Suppose that $\left | G \right | =24$ and G is cyclic. If $a^{8}\neq e$ and $a^{12}\neq e.$ Show that $\left \langle a \right \rangle=G.$

I think using the Fundamental theorem of cyclic group is essential here but I wasn't able to go far after spending a bit of time on this.


The order of subgroup of the cyclic group G are divisors k of n=24. This means the order of the subgroups are $k=\left \{ 1,2,3,4,6,8,12,24 \right \}$

Also, for each divisor k of n=24, the cyclic group has subgroup of order k; namely, $\left \langle a^{\frac{n}{k}} \right \rangle$.

The subgroups for each divisors k of n=24 are

$\left \langle a^{24} \right \rangle,\left \langle a^{12} \right \rangle,\left \langle a^{8} \right \rangle,\left \langle a^{6} \right \rangle,\left \langle a^{4} \right \rangle,\left \langle a^{3} \right \rangle,\left \langle a^{2} \right \rangle,\left \langle a^{1} \right \rangle$

Thanks in advance.

  • $\begingroup$ The \langle \rangle fairy smiles upon you! $\endgroup$ – Patrick Stevens Jun 2 '16 at 10:02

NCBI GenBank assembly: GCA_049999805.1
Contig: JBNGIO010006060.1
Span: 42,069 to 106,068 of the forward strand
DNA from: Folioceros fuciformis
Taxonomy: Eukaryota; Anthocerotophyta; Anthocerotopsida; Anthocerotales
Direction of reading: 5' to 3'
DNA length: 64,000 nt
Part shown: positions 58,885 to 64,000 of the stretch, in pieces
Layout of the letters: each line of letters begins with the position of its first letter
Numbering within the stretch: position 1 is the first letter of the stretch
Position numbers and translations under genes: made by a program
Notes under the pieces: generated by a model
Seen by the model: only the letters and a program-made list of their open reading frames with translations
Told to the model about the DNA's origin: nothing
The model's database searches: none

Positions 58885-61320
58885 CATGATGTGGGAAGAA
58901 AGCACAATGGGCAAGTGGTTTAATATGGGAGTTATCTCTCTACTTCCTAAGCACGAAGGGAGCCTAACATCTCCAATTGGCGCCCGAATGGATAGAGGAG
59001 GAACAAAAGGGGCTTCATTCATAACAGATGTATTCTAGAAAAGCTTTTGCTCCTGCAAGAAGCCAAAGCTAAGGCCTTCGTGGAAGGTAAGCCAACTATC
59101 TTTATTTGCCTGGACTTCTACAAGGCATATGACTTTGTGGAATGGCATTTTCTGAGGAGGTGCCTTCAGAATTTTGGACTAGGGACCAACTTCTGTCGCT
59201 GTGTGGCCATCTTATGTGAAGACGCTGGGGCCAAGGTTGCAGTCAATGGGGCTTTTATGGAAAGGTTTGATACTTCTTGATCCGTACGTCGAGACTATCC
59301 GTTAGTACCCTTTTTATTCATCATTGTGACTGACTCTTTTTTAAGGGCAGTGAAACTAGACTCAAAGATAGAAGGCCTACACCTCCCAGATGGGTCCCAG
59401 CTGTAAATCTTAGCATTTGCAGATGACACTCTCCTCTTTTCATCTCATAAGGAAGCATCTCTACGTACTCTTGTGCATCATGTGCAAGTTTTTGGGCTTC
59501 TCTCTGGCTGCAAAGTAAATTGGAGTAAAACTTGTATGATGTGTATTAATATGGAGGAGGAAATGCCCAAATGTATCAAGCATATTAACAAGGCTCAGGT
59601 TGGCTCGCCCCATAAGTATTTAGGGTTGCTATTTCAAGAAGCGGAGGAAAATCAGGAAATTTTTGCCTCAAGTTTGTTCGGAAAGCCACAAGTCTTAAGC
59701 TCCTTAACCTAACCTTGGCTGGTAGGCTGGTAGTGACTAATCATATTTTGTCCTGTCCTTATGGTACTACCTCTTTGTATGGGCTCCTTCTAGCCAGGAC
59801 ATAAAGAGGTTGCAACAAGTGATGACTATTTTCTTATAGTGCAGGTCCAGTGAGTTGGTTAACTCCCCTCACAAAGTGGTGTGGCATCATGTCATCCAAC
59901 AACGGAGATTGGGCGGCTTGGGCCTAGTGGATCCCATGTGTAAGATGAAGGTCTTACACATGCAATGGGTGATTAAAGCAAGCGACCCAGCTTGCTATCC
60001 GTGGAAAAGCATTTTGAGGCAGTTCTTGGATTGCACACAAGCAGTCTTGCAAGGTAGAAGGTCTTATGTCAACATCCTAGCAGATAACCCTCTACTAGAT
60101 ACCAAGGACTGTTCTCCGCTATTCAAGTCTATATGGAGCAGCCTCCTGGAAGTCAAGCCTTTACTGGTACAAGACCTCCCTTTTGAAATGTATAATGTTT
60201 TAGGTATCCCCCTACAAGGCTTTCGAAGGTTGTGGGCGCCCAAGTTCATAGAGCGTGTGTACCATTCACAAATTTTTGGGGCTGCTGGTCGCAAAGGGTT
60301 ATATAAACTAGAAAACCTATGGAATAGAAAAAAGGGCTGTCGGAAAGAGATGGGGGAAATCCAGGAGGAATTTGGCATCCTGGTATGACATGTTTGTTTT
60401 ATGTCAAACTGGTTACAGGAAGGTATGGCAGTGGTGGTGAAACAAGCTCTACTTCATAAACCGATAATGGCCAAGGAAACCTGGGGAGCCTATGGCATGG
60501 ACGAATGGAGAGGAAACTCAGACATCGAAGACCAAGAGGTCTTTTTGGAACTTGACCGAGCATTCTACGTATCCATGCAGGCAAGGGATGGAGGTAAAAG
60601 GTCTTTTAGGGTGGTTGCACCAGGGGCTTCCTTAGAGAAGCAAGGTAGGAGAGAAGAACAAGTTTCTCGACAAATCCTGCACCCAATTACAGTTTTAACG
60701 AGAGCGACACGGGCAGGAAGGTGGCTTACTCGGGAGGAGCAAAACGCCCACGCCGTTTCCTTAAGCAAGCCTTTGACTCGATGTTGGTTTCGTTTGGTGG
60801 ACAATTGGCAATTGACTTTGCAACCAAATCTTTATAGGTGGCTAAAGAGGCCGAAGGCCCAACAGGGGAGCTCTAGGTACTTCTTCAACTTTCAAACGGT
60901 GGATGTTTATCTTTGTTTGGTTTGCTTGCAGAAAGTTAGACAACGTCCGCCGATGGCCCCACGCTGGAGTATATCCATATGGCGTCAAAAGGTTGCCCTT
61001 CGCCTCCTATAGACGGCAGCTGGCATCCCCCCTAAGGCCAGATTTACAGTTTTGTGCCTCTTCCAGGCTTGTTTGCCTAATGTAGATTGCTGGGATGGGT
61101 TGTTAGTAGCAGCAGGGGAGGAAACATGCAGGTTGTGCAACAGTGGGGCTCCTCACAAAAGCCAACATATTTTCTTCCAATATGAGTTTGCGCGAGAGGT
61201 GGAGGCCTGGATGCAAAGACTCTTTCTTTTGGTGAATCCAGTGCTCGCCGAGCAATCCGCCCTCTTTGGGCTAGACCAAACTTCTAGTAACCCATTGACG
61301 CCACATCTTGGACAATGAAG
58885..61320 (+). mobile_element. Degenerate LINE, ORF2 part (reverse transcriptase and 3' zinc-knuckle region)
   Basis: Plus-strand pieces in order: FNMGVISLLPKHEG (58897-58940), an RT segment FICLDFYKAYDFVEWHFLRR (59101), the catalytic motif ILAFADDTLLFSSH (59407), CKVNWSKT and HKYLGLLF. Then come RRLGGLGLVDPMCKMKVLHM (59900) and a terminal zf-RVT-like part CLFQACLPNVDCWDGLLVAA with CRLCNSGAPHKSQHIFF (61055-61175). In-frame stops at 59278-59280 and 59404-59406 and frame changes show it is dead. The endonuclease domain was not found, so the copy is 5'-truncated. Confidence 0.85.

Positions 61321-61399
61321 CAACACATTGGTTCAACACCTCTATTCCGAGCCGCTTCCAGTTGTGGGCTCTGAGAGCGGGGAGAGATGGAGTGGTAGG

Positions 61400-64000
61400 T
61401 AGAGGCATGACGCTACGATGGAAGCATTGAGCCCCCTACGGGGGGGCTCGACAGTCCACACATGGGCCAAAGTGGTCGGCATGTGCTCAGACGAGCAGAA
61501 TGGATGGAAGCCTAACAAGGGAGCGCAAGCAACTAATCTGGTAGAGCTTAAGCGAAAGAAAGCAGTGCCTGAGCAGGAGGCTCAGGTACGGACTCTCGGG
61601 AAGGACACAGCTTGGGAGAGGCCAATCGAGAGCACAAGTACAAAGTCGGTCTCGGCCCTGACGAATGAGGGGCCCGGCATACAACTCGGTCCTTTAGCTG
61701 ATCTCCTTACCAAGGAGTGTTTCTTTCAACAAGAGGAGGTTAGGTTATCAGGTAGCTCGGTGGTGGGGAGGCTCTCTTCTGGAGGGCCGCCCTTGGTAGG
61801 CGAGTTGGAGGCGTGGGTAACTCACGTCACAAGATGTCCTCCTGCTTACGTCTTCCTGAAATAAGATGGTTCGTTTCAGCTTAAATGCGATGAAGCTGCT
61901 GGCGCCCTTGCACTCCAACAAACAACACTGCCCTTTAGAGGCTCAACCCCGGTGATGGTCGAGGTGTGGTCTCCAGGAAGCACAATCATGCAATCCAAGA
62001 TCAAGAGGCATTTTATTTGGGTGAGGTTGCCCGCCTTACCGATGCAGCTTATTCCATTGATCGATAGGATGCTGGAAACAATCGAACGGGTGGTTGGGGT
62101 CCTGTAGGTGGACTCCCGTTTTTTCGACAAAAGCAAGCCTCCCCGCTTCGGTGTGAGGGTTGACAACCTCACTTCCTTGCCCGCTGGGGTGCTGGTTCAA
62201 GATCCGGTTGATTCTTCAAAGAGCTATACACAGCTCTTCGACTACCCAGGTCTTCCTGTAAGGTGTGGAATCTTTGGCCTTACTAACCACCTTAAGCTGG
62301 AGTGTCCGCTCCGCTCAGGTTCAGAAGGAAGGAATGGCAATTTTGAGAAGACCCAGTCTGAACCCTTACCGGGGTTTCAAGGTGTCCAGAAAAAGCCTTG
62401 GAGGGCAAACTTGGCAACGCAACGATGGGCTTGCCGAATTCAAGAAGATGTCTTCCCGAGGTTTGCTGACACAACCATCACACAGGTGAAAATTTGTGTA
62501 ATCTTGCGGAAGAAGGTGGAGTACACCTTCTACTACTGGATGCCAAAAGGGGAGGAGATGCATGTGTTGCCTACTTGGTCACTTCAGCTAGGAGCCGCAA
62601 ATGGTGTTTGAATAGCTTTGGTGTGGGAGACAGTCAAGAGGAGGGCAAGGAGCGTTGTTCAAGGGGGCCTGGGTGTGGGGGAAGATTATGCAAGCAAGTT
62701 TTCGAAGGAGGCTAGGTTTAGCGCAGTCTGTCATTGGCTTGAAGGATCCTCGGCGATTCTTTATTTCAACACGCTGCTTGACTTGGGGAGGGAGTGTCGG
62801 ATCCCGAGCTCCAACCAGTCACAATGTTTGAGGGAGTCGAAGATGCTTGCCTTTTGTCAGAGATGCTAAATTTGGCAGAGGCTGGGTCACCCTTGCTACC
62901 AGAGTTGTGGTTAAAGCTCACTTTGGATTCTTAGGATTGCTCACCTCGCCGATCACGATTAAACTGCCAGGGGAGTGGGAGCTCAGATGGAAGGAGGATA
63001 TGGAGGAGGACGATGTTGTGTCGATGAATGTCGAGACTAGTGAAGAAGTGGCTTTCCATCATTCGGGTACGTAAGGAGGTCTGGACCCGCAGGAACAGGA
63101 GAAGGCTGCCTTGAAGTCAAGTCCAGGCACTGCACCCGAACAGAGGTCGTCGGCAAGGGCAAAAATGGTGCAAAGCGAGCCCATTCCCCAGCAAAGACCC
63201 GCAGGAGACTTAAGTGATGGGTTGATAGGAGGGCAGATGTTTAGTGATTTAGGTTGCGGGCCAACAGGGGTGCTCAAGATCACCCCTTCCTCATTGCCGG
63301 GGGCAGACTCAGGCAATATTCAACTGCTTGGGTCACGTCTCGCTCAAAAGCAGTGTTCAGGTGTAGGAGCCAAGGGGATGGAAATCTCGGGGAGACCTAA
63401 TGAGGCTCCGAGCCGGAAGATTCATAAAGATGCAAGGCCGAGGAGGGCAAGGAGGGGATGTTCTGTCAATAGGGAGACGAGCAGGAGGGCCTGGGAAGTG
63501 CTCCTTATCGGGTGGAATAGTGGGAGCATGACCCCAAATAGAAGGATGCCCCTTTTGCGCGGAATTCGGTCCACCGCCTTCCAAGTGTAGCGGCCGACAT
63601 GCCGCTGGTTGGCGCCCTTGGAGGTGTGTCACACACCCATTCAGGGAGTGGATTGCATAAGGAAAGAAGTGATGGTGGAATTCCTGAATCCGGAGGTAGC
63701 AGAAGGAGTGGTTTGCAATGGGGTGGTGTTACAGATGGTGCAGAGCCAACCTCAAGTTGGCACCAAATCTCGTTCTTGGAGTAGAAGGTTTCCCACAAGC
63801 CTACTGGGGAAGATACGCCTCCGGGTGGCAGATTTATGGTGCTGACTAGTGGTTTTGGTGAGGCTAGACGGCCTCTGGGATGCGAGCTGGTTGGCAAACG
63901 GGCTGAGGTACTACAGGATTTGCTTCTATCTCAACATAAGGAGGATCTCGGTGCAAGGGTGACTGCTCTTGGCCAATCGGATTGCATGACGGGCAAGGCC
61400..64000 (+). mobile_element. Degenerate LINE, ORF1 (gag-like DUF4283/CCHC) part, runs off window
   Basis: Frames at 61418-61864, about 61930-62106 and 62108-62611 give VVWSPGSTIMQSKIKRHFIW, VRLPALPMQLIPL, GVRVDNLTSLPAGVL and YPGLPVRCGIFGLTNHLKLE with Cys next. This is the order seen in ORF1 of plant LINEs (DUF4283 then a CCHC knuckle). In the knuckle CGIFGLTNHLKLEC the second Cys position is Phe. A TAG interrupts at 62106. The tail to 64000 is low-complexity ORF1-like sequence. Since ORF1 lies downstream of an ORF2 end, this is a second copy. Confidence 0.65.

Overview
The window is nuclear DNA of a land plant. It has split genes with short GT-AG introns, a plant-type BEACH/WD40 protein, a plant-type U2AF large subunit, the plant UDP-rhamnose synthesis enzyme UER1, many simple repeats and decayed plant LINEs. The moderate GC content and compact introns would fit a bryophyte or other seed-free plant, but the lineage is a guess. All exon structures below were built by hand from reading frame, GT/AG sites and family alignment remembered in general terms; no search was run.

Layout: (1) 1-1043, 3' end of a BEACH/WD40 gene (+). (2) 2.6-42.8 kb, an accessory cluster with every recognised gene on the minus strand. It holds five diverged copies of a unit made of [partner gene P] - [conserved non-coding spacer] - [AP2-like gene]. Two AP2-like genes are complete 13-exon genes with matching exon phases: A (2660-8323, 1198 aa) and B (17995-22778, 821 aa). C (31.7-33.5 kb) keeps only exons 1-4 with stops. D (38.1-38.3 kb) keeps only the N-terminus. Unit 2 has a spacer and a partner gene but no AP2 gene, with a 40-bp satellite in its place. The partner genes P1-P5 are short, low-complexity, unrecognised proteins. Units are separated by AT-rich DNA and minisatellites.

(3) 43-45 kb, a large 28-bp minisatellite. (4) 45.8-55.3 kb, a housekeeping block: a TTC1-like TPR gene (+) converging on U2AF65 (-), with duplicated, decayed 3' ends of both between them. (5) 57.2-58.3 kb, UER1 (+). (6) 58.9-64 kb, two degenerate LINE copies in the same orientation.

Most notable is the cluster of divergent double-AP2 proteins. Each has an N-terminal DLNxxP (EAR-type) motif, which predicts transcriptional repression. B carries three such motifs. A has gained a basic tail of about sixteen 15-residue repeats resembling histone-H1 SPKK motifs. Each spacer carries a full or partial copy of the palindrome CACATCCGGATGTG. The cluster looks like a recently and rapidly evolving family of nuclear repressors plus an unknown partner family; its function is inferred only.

It's sufficient to prove that the order of $a$ is not any of $1,2,3,4,6,8,12$. By assumption, the order of $a$ is neither $8$ nor $12$ and obviously not $1$.

If $|a|\in \{2,3,6\}$, then it follows that $a^{12}=e$, contradictory to assumption.

If the order of $a$ is $4$, then $a^8=e$, also contrary to our assumption. Hence the order of $a$ is 24.

  • $\begingroup$ Sorry I do not understand where the order of elements came from. I am very weak in cyclic group. A more verbose explanation would be ideal. Should we not be talking about order of subgroup? Why are we talking about order of an element. $\endgroup$ – Mathematicing Jun 2 '16 at 12:16
  • $\begingroup$ The order $|a|$ of an element $a$ coincides with the order of the subgroup generated by $a$. It's defined as the least positive integer for which $a^n=e.$ $\endgroup$ – sqtrat Jun 2 '16 at 13:31
  • $\begingroup$ The fundamental theorem of cyclic group says the cyclic group has subgroup of order n. Using the theorem:$\left | \left \langle a \right \rangle \right |=\left | a \right |$ We have $\left | \left \langle a \right \rangle \right |=\left | a \right |=\left \{ 1,2,3,4,6,8,12,24 \right \}$ $\endgroup$ – Mathematicing Jun 2 '16 at 13:53
  • $\begingroup$ Does this make sense? $\endgroup$ – Mathematicing Jun 2 '16 at 13:53
  • 1
    $\begingroup$ Because then $a=a^1=e$ which implies that $a^8=e^8=e$. $\endgroup$ – sqtrat Jun 2 '16 at 14:09

Hint: We know that $|\langle a \rangle|$ divides $24$, but that it doesn't divide either $8$ or $12$.


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